In a guest blog from the Department of Health's week of action on health protection, Dr Ben Thomas, Professional Officer for Mental Health, Learning Disabilities and Dementia considers the importance of looking after and promoting mental wellbeing and building resilience:
This week’s focus on health protection is an opportunity to do more to protect and promote mental health. We all know that mental illnesses are common with at least one in four people being affected at some point in their lives. Mental illness represents up to 23% of the total burden of ill-health in the UK and is the largest cause of disability. For individuals, their families and carers, we know how distressing and incapacitating mental illness can be. We also know the effects of stigma, particularly when it prevents people seeking help. But we need to make sure that everyone is aware of all the different things that we can do to look after and protect our mental health, promote mental well-being and build resilience.
A shared understanding is an important starting point. Mental health and resilience are fundamental to our physical health, our relationships, our education, our work, achieving our potential, shaping our identity as individuals. They have an impact on every area of our lives. Wellbeing includes feeling good about ourselves, functioning to the best of our ability, coping with the everyday stresses of life and being able to make a positive, constructive and creative contribution to the communities that we live in. Resilience is the ability to cope with life’s challenges and to adapt to adversity. Resilience can also help us protect against developing some mental health problems and maintain our mental wellbeing in difficult circumstances.
The recently published ‘Closing the gap: priorities for essential change in mental health’ highlights again the government’s determination to promote and sustain good mental health for all and to prevent mental health problems developing. In the area of prevention, the focus is on maternal mental health during pregnancy and after birth including postnatal depression. Health visitors and midwives are singled out for improved training and support that will enable them to spot the early signs of maternal mental health problems and ensure that the mental health and wellbeing needs of parents, babies and families are met.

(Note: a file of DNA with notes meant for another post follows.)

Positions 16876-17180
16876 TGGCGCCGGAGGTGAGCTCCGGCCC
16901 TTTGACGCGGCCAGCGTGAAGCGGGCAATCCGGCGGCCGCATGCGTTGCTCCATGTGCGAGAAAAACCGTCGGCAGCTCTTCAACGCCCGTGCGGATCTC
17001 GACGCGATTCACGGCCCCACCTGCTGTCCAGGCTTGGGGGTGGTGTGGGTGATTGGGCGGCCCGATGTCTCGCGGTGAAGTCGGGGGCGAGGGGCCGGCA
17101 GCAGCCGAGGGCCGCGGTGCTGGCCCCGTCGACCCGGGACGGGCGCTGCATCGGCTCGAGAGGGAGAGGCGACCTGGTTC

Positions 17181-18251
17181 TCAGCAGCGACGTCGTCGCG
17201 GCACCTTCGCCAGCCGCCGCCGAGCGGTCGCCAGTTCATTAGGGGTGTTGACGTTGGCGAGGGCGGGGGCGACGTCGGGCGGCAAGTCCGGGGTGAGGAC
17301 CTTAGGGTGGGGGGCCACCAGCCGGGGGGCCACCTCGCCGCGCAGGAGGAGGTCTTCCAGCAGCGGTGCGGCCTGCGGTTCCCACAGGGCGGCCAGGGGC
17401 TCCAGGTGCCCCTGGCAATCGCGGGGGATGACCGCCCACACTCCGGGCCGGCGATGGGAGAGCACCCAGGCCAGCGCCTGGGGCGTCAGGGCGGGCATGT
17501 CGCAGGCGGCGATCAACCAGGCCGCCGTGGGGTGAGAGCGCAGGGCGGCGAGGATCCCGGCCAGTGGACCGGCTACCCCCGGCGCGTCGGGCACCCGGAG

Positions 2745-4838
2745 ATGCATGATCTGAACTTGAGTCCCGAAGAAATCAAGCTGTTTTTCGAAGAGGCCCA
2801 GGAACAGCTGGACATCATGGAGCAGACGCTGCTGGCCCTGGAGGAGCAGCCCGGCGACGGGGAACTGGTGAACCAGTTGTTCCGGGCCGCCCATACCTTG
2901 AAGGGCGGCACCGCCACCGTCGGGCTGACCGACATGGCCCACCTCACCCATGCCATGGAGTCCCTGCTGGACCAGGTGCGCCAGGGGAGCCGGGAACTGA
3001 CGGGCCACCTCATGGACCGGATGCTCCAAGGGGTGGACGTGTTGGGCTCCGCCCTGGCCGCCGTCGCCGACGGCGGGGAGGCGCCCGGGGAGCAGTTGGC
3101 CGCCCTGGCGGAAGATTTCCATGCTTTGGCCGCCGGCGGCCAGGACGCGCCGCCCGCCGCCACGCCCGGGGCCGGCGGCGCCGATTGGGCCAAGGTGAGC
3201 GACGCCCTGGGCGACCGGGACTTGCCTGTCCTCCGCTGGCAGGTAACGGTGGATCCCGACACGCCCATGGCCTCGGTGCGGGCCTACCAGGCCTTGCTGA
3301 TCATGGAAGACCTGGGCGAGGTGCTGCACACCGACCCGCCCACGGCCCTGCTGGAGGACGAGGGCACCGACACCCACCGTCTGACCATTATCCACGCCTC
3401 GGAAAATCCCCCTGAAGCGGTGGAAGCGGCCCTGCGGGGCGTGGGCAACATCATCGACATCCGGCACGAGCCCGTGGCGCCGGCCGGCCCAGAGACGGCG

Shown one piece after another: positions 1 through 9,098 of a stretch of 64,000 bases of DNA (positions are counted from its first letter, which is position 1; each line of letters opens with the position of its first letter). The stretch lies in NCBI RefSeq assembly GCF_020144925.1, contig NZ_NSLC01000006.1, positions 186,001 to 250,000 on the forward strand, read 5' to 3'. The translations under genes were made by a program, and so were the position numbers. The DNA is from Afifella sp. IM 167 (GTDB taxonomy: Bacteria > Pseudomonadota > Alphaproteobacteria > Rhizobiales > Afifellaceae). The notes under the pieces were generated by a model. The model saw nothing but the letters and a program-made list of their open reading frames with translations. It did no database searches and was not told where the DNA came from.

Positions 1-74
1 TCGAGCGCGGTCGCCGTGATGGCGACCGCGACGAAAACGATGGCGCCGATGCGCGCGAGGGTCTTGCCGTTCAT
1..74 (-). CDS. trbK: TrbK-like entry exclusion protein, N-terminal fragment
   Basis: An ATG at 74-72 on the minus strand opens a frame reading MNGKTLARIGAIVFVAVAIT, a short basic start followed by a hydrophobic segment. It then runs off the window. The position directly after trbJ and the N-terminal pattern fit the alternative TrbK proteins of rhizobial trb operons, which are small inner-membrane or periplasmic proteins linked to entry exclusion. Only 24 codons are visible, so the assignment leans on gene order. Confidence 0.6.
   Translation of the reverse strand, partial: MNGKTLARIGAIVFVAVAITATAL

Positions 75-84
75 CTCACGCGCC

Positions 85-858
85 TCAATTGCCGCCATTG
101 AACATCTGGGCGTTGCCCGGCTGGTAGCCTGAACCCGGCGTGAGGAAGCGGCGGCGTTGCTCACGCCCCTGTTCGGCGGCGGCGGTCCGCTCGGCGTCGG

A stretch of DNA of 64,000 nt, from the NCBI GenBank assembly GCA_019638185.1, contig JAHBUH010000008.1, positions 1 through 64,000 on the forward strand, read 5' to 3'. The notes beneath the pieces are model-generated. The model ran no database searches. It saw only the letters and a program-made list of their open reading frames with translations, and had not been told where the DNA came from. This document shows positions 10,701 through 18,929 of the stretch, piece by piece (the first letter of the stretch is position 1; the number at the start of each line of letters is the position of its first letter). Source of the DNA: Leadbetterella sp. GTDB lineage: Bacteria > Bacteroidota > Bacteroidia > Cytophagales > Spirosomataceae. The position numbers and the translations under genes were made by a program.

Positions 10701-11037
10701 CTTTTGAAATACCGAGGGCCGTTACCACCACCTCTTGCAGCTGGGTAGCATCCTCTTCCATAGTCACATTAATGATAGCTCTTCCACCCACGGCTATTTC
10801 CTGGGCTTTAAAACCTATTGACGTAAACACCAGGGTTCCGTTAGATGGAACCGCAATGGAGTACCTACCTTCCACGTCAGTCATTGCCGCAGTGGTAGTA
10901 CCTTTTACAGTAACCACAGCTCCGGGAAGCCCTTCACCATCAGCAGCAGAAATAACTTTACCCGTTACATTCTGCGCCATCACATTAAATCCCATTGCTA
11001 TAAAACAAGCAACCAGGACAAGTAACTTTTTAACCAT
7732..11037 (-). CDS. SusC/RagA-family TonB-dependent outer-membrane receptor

But we all have a part to play to ensure that mental health is given have equal priority with physical health, all nurses must be encouraged to give the promotion of mental health and wellbeing and the prevention of mental illness the long overdue attention it needs and deserves. In ‘No health without mental health’ we outlined a model for people to adopt, taken from the Foresight report and resources on Mental Capital and Wellbeing.
This sets out five things that we can all do to improve our mental wellbeing:
• Connect with people around you, with family, friends, neighbours and colleagues
• Be active, go for a walk a run, do some gardening, play a game, find an activity that you enjoy and suits your level of mobility and fitness
• Take notice, be curious, be aware of the world around you
• Give, do something nice for someone else, volunteer, join a community group
• Keep learning, try something new, learn a new recipe or anew language. Set yourself a challenge. Learning something new will build your confidence
Lots of nurses have told me that they do not feel confident about talking about mental health and wellbeing. They often feel they do not know enough about mental health to be able to help. Enhancing all nurses’ skills and capabilities for promotion of mental health and prevention of mental illness is an important step forward. We must ensure that mental health has ‘parity of esteem’ with physical health, which is something Public Health England (PHE) is looking at by mapping the mental health competencies against the generic standards for nursing. There is no better time as we conclude this week of action on health protection to commit to learning something new to raise awareness about mental health and do more to protect and promote mental wellbeing. We all need to take responsibility both for protecting our own mental health and that of others.